And eventually, perhaps, that leads down the route of so many newspaper comics – with the strip ending up as a nice simple formula that churns out work that is entirely acceptable, but never truly exceptional.
Starslip dares to be exceptional.
It wasn’t because Belkar was a one-dimensional character – as, in Order of the Stick, that was essentially true for all the characters in the beginning. No, it was simply due to what Belkar’s one dimension was – a homicidal jerk. A character whom the rest of the party only tolerated because… well, largely because that is what actually happens in gaming. It doesn’t matter if the rest of the group wouldn’t actually adventure with the maniac someone else decided to play – you are supposed to be a group, and find a reason for the characters to work together. So it goes.
And so Belkar got to be a bloodthirsty bastard who cared for no one but himself, and provided very little to the rest of the group (other than his natural skill at violence), and who was only really with them in order to indulge in that self-same talent. I’m sure he had his fans, but I didn’t really like the character, and looked forward to seeing him get his inevitable comeuppance.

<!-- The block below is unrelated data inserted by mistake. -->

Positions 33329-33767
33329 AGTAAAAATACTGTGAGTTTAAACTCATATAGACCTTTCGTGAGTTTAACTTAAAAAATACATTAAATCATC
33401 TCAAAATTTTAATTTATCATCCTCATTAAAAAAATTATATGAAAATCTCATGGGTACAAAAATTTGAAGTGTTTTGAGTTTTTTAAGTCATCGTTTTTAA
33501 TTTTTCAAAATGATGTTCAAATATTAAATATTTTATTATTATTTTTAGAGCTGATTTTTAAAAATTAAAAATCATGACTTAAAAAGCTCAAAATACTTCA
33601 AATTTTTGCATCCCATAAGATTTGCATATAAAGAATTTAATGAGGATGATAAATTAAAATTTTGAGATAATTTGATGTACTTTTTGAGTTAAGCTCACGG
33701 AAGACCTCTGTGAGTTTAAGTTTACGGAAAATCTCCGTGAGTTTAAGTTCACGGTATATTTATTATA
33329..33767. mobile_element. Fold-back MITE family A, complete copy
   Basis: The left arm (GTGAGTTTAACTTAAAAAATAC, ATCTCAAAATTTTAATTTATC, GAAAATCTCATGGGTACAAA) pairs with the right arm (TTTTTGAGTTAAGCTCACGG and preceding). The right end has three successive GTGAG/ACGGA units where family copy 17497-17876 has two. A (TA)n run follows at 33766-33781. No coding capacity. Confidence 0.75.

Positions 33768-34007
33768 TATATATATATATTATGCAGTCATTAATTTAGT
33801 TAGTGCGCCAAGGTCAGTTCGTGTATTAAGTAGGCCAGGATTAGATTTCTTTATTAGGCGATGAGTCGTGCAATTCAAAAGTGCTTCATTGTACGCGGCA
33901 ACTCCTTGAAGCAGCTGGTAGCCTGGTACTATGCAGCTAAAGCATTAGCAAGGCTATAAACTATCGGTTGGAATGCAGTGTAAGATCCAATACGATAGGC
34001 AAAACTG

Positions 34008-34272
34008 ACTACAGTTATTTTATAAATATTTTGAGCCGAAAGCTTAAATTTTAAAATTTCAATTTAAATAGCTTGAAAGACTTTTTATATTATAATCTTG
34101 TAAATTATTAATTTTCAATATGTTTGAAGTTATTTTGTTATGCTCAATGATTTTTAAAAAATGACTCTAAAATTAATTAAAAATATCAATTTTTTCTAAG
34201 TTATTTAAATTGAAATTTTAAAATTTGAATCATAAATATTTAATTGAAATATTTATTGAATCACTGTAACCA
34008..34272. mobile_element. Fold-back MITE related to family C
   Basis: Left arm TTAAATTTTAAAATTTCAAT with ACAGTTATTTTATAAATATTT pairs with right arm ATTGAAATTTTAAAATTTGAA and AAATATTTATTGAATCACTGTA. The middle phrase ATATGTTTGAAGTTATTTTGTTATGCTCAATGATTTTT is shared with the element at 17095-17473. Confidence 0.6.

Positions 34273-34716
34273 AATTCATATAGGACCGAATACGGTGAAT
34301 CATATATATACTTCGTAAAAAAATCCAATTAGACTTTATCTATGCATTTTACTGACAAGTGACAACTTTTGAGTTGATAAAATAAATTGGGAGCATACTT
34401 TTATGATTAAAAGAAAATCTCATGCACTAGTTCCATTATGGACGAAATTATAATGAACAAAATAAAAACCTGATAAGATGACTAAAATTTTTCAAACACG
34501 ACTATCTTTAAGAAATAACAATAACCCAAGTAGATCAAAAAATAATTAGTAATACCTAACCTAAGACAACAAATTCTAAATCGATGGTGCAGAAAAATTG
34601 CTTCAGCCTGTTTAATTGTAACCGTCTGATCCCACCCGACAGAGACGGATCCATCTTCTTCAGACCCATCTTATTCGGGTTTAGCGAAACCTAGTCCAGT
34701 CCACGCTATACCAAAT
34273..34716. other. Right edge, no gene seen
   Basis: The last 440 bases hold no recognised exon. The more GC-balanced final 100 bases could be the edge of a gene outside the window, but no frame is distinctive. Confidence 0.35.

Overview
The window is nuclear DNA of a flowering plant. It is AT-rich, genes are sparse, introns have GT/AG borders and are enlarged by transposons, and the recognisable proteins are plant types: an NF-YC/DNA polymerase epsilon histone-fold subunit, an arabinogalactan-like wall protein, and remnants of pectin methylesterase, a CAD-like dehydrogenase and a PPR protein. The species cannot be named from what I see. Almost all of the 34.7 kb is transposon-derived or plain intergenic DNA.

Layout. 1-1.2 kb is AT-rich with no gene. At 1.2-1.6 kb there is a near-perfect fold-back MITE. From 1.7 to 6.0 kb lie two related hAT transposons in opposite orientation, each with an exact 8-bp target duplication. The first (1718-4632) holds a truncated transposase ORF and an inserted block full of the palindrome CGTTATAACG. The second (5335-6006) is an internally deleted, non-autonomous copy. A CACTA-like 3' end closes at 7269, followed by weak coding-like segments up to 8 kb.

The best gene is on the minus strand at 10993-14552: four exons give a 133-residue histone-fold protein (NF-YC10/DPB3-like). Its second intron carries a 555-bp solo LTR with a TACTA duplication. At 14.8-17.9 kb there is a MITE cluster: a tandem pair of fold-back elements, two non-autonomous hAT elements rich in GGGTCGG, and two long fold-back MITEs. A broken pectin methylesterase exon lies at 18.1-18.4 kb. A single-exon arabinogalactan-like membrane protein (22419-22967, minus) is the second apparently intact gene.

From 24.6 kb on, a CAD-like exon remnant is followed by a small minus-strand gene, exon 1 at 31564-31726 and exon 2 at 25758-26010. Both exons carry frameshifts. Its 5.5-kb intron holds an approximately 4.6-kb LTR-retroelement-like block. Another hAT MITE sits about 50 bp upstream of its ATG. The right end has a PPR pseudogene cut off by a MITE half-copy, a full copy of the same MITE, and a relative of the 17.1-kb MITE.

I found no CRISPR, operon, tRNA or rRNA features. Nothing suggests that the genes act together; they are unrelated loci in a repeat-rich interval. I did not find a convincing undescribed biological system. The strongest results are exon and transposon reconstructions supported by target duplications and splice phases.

But in the beginning, it didn’t really matter that he wasn’t a very likeable character – he was there to help serve certain punchlines, and did the job well. I didn’t need to like the character to laugh at the strip or appreciate the jokes. He filled his role well… right up until the tone of the strip shifted. As the first major arc of the strip began to draw to a close, the focus began to change from the daily punchline to the goal of an ongoing story. Humor was certainly still present… but many other goals came to the fore.
And Belkar was still just Belkar. And a character that worked well in a purely humor-driven strip was suddenly much less fitting in a comic dealing with continuity, coherency… and character development. It was, in short, a classic Bun-Bun Dilemma.
Bun-Bun is a character from Sluggy Freelance, one of the longest ongoing webcomics around – and one that has long struggled with the division between humor and story, with Bun-Bun a classic example of the potential difficulty in resolving that conflict. Bun-Bun is essentially the iconic cute by vicious little fellow – a rabbit that appears cute and fuzzy, but is all about violence and greed and self-interest, and is badass enough to actually follow through on its vicious nature. You might notice this description (aside from the ‘fuzzy rabbit’ part) almost perfectly matches Belkar – and plenty of other similar characters in other comics, cartoons and the like.
The key is, having a character with such an inherent contradiction tends to be, well… funny. The jokes practically write themselves, and such a character is a fantastic source of ongoing and reliable humor.
But once humor becomes secondary to the strip… what else is left for that character? In Sluggy Freelance, for Bun-Bun, the answer was… nothing, really. The strip has wrestled for years with what to do with the character, and found some success in casting him as an antagonist – and eventually even built up a fairly intense storyline culminating in the character being hurled out of the strip itself.